A 12-year-old honor roll student who was fatally shot in Jackson, Mississippi, was remembered by loved ones Wednesday as an empathetic and protective “old soul” who was always concerned about the safety of others.
Adrian Hawkins-McDougles and his 16-year-old brother, Onterrio, were walking to their grandmother’s house last Thursday to get batteries for a video game controller when they were struck by bullets from a drive-by shooting, according to police and the boys’ mother, Kyneshia McDougles.
Adrian, who had attended his sixth-grade graduation hours earlier, died on the sidewalk, and his brother was wounded, authorities said.
They were shot three weeks after McDougles, 33, had moved her family about 90 miles away from Jackson, fearing for their safety amid gun violence and a rise in violent crime. They returned last week so Adrian could go to his graduation ceremony.
“The guns, they have to stop,” McDougles said. “We’re losing babies. We’re losing loved ones. We’re losing everything for nonsense.”
Midtown Public Charter School, which Adrian attended, said in a statement that he was an “incredibly bright star.”
“Every single student and staff member on campus has at least one positive memory or funny story about Adrian,” the school said.
Adrian and Onterrio were two of four children shot last Thursday in Jackson, police said. Last year, there were 155 homicides in the city, the highest per capita murder rate in the country and the most homicides in Jackson since 1995, according to the Mississippi Center for Investigative Reporting, a nonprofit news organization.
City officials are weighing gun reform measures, including a proposal that would exempt Jackson from the state’s open-carry gun law.
“We can’t keep running from it,” said McDougles, who grew up in Jackson but decided to move her family to Hattiesburg after she grew weary of hearing gunshots daily and seeing young people wield firearms.
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“You can’t even go to a store without someone standing out there with a gun. I’d get back in my car and go to another store,” McDougles added. “They’re just shooting for no reason, and no one understands why. Then you turn on the news and someone’s dead.”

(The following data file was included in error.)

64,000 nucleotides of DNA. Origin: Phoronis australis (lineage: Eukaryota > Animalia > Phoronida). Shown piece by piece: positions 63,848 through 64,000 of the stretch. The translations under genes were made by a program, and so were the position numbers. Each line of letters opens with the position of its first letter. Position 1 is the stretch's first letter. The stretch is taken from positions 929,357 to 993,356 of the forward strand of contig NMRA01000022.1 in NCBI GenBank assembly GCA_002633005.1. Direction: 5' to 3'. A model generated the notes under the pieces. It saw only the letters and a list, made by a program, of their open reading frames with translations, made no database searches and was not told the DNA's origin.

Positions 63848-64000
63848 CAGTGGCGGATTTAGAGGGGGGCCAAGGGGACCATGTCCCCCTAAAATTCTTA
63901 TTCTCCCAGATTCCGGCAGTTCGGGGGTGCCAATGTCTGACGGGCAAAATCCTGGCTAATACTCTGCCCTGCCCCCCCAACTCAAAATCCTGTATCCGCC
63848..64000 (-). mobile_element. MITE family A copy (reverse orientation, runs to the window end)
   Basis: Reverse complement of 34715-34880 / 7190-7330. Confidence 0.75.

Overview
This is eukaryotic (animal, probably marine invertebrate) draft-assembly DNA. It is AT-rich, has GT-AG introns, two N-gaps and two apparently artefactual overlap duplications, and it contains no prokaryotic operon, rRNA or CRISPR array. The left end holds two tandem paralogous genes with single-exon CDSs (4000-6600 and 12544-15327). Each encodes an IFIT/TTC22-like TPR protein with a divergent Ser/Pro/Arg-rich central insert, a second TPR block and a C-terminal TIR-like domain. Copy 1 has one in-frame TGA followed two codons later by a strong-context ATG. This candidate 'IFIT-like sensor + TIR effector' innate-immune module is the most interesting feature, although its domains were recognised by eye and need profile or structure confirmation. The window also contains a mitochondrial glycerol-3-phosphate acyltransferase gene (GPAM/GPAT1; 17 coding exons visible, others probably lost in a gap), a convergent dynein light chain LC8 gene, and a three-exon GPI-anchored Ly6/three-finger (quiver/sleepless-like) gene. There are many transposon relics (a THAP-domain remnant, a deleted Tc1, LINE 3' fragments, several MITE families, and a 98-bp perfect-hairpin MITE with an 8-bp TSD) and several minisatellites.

Last Thursday, the latest victim was Adrian, her youngest son, an athlete and a video gamer, who was protective of his mother when strangers catcalled her on the street and who always checked on her when he felt she might be hurting. Even when she lied and told him nothing was wrong, Adrian would insist on sitting with her.
“Adrian was so strong for me,” she said. “I pray every day, every night. Now I do it more than ever. I ask for strength.”
Lisa Torrey, the boys’ grandmother, said it was Adrian’s nature to worry about people. He would end every conversation with: “I love you. Be safe.”
Torrey and McDougles said Adrian would say it to everyone, including people he had met for the first time, on the phone and in person. They said they have no idea where the signature saying came from, other than that it showed how much “he really cared about people,” Torrey said.
He also cared for animals. Torrey and McDougles both chuckled when they separately recalled how Adrian came to have his beloved dog, Bruno.
Adrian first brought home a stray dog he had found cowering under a house. He bathed it and asked his mother to buy dog food. Adrian was heartbroken when his mother’s partner sent the dog away. But within the next couple of days, Adrian had come home with another dog, identical to the first.
“He said, ‘Mom, he doesn’t have a home,’” McDougles said. “‘This time we can’t take him away.’”
Torrey said one of the last things Adrian did before he was killed was to give Bruno a bath.
At a weekend news conference, Deputy Police Chief Deric Hearn said two 18-year-olds were arrested on suspicion of murder, aggravated assault and drive-by shooting. Police had not yet determined a motive.
McDougles said she went to court Tuesday to see the faces of her son’s accused killers. When one of them was told of the charges, she said, he smiled and laughed.
“It really hurt my heart,” McDougles said. “What type of person has no remorse?”
The Jackson Police Department and the Hinds County District Attorney’s Office did not respond to requests for comment Wednesday. Meanwhile, McDougles awaits answers.